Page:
World's Most Popular Motorcycle Returns to America
By Ben Mack EmailApril 24, 2009 | 12:01:59 PMCategories: Motorcycles
The world's best-selling motorcycle is returning to the United States after a 26-year hiatus.
Sym, a former Honda subsidiary based in Taiwan, is bringing what it calls a new and improved version of the venerable Honda Cub to the United States. The 100-mpg Symba sports the Cub's timeless step-through design but updates the bike with a smoother transmission, improved suspension and other features.
Three hundred dealers have placed orders for the Symba, and U.S. distributor Carter Bros. says the motorcycle could roll into showrooms as early as next month.
"One thousand pre-ordered Symbas are currently in a cargo ship on the Pacific Ocean and bound for U.S. shores. They should be arriving in Long Beach in a couple of days," Pete McIntosh, director of marketing and sales told Wired.com "And that's just the beginning. You can bet more are soon to come. We anticipate a large demand."
With the economy in the dumps and auto sales languishing, Sym is confident there's a market for a cheap motorcycle. U.S. scooter sales hit an all-time high in 2008, according to the Motorcycle Industry Council.
"If you look around the world you'll find that there are scooters everywhere," McIntosh said. "It's a reliable low cost form of transportation that's recession-proof."
The Cub is everything you need in basic transportation. It's cheap, it's efficient and it's damn near indestructible. Honda has sold more than 60 million of them in the past half-century. Sym knows better than to mess with success, so it's pretty much sticking to the formula Soichiro Honda created in 1958.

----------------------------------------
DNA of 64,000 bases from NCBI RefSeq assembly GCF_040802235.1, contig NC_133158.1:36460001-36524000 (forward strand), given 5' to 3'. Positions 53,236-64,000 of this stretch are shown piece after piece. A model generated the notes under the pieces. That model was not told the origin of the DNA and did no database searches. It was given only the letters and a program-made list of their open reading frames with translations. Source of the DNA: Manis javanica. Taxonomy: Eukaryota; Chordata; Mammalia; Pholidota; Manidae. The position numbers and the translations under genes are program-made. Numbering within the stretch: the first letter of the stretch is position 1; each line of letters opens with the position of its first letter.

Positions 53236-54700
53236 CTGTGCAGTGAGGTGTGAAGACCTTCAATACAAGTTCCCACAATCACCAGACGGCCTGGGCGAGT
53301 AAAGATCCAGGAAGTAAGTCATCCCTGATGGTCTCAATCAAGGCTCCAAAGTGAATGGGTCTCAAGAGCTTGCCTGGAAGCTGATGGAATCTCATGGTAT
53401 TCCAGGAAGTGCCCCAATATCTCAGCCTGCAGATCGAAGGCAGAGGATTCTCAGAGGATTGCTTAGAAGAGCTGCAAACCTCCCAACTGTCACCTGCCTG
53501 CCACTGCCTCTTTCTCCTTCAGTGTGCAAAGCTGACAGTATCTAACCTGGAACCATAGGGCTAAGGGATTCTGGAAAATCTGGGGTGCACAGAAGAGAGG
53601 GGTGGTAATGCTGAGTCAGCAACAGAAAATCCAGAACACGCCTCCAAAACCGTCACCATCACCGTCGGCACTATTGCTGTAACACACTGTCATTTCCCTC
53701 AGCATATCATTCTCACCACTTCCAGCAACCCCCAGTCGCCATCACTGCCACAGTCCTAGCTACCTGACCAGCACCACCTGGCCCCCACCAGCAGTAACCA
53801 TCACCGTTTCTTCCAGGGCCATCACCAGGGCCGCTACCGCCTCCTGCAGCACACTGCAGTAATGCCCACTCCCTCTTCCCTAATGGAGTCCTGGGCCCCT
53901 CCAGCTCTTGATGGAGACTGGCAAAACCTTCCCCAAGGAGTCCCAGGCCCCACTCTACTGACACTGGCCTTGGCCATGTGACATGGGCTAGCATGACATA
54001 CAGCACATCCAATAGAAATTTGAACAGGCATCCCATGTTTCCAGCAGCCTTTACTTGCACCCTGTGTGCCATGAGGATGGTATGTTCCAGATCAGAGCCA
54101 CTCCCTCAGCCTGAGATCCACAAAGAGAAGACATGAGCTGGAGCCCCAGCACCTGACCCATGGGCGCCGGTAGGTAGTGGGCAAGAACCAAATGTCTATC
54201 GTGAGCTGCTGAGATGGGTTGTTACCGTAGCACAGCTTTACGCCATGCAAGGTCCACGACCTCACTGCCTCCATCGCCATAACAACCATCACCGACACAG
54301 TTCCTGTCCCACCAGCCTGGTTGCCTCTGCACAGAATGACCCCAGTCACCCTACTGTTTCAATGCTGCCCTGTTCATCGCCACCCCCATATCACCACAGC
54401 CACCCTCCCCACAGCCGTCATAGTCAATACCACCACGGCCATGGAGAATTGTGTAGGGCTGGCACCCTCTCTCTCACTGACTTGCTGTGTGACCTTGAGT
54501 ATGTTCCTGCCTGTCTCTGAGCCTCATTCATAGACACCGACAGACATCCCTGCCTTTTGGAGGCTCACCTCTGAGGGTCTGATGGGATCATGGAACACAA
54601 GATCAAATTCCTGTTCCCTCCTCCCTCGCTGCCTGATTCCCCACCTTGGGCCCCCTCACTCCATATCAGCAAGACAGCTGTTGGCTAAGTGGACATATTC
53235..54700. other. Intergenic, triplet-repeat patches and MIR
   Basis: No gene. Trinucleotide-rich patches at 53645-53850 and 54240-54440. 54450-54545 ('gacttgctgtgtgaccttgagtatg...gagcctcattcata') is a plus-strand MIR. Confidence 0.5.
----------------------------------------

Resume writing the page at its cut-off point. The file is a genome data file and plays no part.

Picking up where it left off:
"Due to the following of the Cub, we intend not to replace but to advance its style to a new generation," McIntosh said. "This is why we're going with the ad slogan 'You can make new friends but keep the old ones on a Symba.'"
The slogan refers to the advertising campaign the Japanese company used to launch the Cub in America: "You meet the nicest people on a Honda." The Cub, and the campaign behind it, brought motorcycles to suburbia. Honda quit selling the Cub in the United States in the 1980s, when it was called the Passport. But they're still sold elsewhere in the world.
The Symba advances Honda's design by improving the front fork, adding an adjustable shock out back. The 101-cc engine produces 6.7 horsepower. The motorcycle also gets a semi-automatic four-speed transmission and will carry a $2,600 price tag. That's about $1,000 more than a Cub. Longtime Cub enthusiast Nathaniel Dahl, who writes the independent blog TeamSymba.com, says the Symba is worth the added cash because it's such a sweet little bike.
"Times have changed," he told Wired.com. "The fastest-growing segment of the motorcycle market in America is scooters. This sets the stage for the Symba to bring that classic look back to a market that is on the move and ready for something new and exciting."
We wonder how long it will be before actor, moto-geek and Ewan McGregor wingman Charley Boorman abuses a Symba like he abused a Cub in this classic vid: